Monster truck driver Nicole Johnson talks rock crawling, four wheeling and positive publicity

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Westword: What's your schedule look like throughout the year -- when you're doing Monster Jam and then, well, doing the rest of your life?

Nicole Johnson: It gets a little fun and crazy the first quarter of each year. We go on tour right after New Year's and then we wrap up our tour at the end of March at World Finals in Las Vegas. It's my hometown, so it's a really fun show to be at. I pretty much leave Vegas every Thursday and then I fly home Sunday or Monday, depending on what the schedule looks like. So I'm gone every weekend for that three-month period.

The rest of the time I come home, do laundry. We've got two kids and two businesses and so it's like, there's no day off. It's just go, go, go as fast has we can run. The rest of the year I do some four-wheeling, and again, run the business and hang out with the kids.

Do you have to train or practice with your monster truck throughout the rest of the year when you're not on this tour?

Not really? Practice is really hard to do, because it's expensive to set up or create the environment that we have at the shows. There's safety concerns. It becomes an extremely expensive undertaking, so pretty much our only time to practice is to have another show.

Sometimes there are sporadic shows in the summer months and Monster Jam does go to Europe and Mexico. So we'll have different shows to stay brushed up on our skills. But primarily it's just, here you go! (Laughs) You've just got to jump right back into it.

How did you get into Monster Jam, and the motorsports arena of monster-truck racing?

My husband and I have had a rock-crawling team and have done four-wheeling for several years. Rock-crawling competition is just driving over some crazy terrain -- sometimes we have great vertical climbs or crazy side hills. It's like jeeping, basically, but on extreme terrain. A course designer will set up a series of cones that you have to try to navigate through; it's about finessing your vehicle through these obstacles.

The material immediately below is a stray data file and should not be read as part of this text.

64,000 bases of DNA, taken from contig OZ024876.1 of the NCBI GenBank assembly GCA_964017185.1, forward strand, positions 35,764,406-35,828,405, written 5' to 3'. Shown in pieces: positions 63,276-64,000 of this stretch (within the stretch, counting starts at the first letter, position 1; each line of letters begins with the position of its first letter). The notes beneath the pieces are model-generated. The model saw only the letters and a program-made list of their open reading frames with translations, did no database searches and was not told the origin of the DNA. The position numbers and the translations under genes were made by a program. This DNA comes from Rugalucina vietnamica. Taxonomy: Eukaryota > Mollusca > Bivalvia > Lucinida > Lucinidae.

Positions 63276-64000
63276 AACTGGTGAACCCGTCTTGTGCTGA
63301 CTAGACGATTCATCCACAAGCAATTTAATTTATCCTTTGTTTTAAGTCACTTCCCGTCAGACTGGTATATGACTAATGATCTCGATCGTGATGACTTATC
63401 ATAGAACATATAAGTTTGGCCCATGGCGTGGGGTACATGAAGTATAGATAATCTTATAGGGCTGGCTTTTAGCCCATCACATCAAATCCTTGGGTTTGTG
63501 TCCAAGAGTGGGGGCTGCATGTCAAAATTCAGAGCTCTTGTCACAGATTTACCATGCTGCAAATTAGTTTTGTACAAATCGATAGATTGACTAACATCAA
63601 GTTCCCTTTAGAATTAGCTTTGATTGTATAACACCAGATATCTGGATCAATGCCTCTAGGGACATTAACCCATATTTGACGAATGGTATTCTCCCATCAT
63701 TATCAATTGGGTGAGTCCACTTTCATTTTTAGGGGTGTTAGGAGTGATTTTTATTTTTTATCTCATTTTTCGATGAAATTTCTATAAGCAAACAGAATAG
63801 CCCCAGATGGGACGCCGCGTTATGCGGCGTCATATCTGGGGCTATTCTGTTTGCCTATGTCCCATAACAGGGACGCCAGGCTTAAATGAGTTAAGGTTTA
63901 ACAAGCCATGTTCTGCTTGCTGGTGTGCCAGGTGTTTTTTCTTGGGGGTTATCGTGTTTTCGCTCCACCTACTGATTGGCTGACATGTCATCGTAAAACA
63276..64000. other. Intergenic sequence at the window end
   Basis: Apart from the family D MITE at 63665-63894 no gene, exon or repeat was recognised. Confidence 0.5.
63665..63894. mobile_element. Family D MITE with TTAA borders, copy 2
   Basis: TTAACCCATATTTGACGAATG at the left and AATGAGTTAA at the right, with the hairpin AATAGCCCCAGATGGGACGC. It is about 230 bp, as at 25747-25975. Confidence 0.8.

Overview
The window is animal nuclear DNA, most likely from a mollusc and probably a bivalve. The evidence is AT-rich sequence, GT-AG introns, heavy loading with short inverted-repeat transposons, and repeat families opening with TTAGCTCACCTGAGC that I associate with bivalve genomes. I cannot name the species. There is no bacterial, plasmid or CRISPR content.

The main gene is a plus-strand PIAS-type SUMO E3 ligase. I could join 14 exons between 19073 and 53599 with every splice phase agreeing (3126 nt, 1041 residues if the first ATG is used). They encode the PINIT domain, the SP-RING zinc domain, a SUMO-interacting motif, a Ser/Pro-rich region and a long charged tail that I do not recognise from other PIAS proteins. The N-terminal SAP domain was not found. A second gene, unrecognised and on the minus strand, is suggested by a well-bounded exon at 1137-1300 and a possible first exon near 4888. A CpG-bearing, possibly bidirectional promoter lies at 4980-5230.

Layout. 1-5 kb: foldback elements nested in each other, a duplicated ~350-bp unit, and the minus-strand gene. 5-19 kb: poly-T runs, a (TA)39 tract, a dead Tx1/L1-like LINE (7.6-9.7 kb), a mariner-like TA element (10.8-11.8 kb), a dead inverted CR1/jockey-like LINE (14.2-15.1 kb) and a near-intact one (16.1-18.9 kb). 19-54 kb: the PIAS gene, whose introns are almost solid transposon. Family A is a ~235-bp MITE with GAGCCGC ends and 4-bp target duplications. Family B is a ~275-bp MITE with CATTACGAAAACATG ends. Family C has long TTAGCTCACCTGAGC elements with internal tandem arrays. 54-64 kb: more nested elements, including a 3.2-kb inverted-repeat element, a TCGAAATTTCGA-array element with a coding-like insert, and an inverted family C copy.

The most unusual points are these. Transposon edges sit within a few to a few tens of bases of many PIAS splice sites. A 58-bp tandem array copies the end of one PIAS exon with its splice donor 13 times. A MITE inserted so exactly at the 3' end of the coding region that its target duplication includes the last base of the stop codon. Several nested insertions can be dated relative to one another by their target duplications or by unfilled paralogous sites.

We've done that for several years; that's my background. I've been four-wheeling forever. I've built up a decent resume and portfolio and gotten some good media doing rock crawling. Then a couple of years ago, I met Dennis Anderson, the creator of "Grave Digger," and his son Ryan at an automotive trade show in Las Vegas. When I introduced myself, Ryan -- who drives "Son Uva Digger" -- said, "Hey, you're that rock-crawling chick, aren't you?" And I said, "No way! Wow, you've heard of me?"

They said, "Hey, you should drive a monster truck." A couple of weeks later, I found myself test-driving "Grave Digger" in North Carolina. And I got the job, I guess you can say. It was really a combination of building up a decent portfolio with my off-road racing and rock-crawling background and being at the right place at the right time to have that introduction and be able to get my foot in the door.

I wasn't necessarily looking for it; all the stars and planets aligned, and here I am in a monster truck.

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Bree Davies is a multimedia journalist, artist advocate and community organizer born and raised in Denver. Rooted in the world of Do-It-Yourself arts and music, Davies co-founded Titwrench experimental music festival, is host of the local music and comedy show Sounds on 29th on CPT12 Colorado Public Television and is creator and host of the civic and social issue-focused podcast, Hello? Denver? Are You Still There? Her work is centered on a passionate advocacy for all ages, accessible, inclusive, non-commercial and autonomous DIY art spaces and music venues in Denver.
Contact: Bree Davies